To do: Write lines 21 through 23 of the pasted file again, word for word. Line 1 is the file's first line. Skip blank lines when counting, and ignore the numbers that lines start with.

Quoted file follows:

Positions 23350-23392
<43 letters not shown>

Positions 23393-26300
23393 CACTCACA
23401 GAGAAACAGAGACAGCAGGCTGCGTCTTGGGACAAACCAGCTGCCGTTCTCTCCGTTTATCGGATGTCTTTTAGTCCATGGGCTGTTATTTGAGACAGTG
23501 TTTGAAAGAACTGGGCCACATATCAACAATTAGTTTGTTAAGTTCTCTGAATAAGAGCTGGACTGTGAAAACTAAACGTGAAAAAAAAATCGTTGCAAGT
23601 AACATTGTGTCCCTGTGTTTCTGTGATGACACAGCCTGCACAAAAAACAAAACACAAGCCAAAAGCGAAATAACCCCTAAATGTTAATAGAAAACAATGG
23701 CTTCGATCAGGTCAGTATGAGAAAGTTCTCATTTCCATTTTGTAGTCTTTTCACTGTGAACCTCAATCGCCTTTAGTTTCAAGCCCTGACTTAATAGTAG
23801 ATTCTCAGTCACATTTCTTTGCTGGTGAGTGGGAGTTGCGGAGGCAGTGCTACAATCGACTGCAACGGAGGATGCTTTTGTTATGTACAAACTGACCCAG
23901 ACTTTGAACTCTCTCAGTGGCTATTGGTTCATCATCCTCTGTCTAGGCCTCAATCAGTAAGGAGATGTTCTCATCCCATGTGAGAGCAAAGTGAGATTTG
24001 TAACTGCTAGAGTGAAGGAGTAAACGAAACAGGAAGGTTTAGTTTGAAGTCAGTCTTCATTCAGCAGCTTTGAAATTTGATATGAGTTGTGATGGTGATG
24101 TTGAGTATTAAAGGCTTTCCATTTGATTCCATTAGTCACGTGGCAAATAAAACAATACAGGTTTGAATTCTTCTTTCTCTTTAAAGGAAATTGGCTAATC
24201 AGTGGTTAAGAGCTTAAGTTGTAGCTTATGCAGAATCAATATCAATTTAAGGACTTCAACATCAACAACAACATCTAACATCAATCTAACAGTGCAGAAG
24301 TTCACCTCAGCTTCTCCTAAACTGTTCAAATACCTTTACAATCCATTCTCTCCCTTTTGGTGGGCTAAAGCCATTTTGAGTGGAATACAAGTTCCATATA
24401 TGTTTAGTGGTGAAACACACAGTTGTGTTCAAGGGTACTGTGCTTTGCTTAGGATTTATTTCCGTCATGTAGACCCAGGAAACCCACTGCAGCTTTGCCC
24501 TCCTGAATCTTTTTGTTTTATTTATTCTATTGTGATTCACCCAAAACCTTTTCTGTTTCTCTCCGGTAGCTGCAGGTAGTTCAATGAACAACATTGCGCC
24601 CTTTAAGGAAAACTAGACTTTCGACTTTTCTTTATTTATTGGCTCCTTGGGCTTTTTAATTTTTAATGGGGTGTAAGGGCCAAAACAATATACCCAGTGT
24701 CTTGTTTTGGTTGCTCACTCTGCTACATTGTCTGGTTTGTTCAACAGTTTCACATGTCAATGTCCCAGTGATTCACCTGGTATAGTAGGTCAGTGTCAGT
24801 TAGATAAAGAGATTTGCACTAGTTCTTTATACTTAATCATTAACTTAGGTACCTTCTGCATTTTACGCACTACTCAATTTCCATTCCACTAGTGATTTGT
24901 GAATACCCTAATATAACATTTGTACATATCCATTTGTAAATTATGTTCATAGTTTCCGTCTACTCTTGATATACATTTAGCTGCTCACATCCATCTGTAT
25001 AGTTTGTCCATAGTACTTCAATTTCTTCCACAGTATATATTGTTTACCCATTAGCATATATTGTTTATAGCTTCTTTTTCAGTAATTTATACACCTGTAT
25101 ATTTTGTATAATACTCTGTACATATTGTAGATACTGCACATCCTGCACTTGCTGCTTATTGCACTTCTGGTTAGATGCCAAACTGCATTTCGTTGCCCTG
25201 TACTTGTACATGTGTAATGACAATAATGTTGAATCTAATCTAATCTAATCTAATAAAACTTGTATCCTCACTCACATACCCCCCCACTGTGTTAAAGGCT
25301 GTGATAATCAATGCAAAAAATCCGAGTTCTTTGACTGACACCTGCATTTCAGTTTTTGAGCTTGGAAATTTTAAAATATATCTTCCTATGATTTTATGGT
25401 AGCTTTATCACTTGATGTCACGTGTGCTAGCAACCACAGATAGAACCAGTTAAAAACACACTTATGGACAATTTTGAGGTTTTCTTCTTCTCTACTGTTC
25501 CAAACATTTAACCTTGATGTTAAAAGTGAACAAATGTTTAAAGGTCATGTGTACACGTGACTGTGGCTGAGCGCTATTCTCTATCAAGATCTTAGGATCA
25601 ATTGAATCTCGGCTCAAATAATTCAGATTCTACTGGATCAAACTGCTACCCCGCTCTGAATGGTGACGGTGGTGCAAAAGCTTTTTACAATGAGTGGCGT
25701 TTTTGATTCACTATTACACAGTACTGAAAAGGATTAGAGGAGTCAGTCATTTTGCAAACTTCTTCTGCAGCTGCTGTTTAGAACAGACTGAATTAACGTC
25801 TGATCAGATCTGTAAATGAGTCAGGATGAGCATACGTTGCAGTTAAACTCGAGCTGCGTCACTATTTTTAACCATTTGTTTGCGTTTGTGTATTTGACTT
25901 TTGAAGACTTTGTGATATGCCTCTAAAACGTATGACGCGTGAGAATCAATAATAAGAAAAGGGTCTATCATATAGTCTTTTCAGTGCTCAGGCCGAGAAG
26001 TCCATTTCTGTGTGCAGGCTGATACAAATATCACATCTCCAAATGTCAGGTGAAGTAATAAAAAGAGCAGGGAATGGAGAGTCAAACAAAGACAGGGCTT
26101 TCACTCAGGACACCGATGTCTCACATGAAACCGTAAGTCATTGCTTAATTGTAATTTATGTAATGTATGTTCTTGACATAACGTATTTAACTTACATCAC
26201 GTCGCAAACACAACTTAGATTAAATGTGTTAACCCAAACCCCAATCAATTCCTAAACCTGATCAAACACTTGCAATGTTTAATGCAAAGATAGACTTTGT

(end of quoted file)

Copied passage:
25001 AGTTTGTCCATAGTACTTCAATTTCTTCCACAGTATATATTGTTTACCCATTAGCATATATTGTTTATAGCTTCTTTTTCAGTAATTTATACACCTGTAT
25101 ATTTTGTATAATACTCTGTACATATTGTAGATACTGCACATCCTGCACTTGCTGCTTATTGCACTTCTGGTTAGATGCCAAACTGCATTTCGTTGCCCTG
25201 TACTTGTACATGTGTAATGACAATAATGTTGAATCTAATCTAATCTAATCTAATAAAACTTGTATCCTCACTCACATACCCCCCCACTGTGTTAAAGGCT